The New York Times reports on an exhibition at The National Art Museum of China called “Translife,” a collection of works about the supposedly imminent post-human future.“Brain Station,” WU JuehuiThe exhibition’s organizers (and the article’s author) speak in breathless tones of the various boundaries they’re crossing, and how the exhibit “ring[s] the death knell for ‘representational’ art.” Apparently they haven’t heard of the last hundred years of art history — though they’ve at least managed to rediscover its penchant for passing off uncreativity as bold transgression. (This is not to indict most modern art, but let’s be honest.)As an added bonus, the article contains this wonderfully ironic jewel for a transhumanist exhibit (emphasis added): “ ‘Humanity objectifies nature as a source of income, as a pure utilitarian relationship,’ said [curator Zhang Ga]. ‘This is the essential root of our current crisis. How do we deal with it?’ ”
[Continuing coverage of the 2010 H+ Summit
Stephen Wolfram (bio
) has a very unhelpful habit of describing disciplines in terms of the spaces of possible knowledge within them. So he asks about whether we can say that art has progressed throughout history, and says it’s not clear that it has, unless you note that the space of possible works of art has been progressively more filled in. This a remarkably stupid thing to say, though. Aside from evincing zero understanding of the purpose of art, it also misunderstands how “spaces” work. You could define a “space” of, say, all possible 1000×1000-pixel JPG images and talk about those. But whether you define works of art as physical or conceptual objects, the possible space is not only infinite, but indefinite. A really useless way of thinking about anything related to the subject.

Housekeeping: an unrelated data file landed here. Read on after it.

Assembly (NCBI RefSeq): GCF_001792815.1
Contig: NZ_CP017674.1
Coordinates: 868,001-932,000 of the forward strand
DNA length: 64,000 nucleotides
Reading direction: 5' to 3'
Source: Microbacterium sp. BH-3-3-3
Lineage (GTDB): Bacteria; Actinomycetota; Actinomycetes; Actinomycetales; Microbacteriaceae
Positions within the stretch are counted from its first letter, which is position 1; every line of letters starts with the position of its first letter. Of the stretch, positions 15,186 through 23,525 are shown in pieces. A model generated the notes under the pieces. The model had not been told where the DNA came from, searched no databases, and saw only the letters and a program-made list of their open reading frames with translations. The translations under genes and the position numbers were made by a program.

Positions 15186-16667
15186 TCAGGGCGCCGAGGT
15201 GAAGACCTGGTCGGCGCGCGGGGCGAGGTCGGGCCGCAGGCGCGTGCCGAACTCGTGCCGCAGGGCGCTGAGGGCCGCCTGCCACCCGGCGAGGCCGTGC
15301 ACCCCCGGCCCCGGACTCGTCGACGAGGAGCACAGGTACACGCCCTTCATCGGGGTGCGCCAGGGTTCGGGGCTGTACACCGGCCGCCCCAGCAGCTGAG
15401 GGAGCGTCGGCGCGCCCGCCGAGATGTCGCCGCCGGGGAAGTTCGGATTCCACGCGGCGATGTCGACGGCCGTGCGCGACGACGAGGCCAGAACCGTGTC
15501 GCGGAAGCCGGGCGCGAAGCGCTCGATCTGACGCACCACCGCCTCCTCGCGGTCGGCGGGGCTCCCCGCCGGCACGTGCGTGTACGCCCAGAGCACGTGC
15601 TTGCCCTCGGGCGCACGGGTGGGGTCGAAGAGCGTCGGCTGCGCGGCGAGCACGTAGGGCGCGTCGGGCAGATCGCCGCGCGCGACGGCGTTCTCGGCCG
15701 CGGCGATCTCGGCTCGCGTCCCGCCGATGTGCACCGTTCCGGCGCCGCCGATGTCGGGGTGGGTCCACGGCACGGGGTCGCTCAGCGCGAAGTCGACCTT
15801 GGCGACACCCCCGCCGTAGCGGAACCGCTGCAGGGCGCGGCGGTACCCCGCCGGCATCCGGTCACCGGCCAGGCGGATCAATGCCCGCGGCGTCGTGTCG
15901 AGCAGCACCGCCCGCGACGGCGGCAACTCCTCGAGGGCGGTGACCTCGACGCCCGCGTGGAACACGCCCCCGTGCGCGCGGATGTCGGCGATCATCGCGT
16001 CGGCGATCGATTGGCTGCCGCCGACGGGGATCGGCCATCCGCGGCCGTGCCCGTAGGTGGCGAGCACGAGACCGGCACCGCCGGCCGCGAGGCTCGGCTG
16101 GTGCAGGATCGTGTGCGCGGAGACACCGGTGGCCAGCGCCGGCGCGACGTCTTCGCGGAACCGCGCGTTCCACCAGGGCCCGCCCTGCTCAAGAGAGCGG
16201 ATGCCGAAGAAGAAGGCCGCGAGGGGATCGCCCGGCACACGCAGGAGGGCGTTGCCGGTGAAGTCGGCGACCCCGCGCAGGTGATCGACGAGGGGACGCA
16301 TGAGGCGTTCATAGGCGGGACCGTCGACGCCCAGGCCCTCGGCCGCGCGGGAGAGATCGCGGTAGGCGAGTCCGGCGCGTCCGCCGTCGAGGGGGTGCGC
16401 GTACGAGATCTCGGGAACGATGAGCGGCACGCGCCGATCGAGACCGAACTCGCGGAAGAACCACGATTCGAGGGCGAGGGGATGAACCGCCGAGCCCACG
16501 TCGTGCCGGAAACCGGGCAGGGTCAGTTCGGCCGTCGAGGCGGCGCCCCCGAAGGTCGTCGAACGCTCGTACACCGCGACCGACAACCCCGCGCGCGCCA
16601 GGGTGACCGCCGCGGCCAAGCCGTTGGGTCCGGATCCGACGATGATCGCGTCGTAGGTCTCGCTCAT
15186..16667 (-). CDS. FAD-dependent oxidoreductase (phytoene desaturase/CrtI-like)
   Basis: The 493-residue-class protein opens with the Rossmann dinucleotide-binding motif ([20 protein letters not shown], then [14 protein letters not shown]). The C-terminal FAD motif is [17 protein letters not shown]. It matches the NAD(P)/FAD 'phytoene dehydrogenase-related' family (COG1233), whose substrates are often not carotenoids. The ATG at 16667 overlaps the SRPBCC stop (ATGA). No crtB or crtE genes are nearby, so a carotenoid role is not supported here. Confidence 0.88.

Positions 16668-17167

I note this mostly because this example is emblematic of the approach Wolfram takes throughout his long presentation. He keeps talking about the space of possible programs, and what possible programs out there might have intelligent properties and whether we can find those. Now, unlike possible works of art, the space of possible programs actually is
well-defined, to the extent that one can actually devise systems for enumerating each possible program. Even so, although this gives an interesting image of walking into a forest full of all possible programs searching for the ones that are alive and conscious, it’s not a very useful way to think about intelligence since it tells us nothing about its salient features. Imagine applying it to something radically more simple, like writing a program to do your taxes. How is thinking about “the space of possible programs” remotely useful to that task?
I’m willing to bet that a lot of people will mistake Wolfram’s talk for a very high-level talk when in fact it’s ridiculously too low-level; if it were delivered as a lecture at a computer-science conference, it would be obvious to everyone in the room just how unserious it is. Moreover, Wolfram’s talk is utterly detached from human concerns. There’s no consideration at all of moral questions, just of fields of technical possibility. It’s as if he’s worried that he might sound like a member of the human race himself. This makes it particularly ironic when he comes back around at the end of his talk to saying that his systems approach will eventually determine all human meaning.
The organizers really should have reined in this talk. Where the others have been too short to get anything done, this one, at fifty minutes — the length of five normal slots — was unfocused and uninteresting.
Explanation of this wonderful project at BLDGBLOG.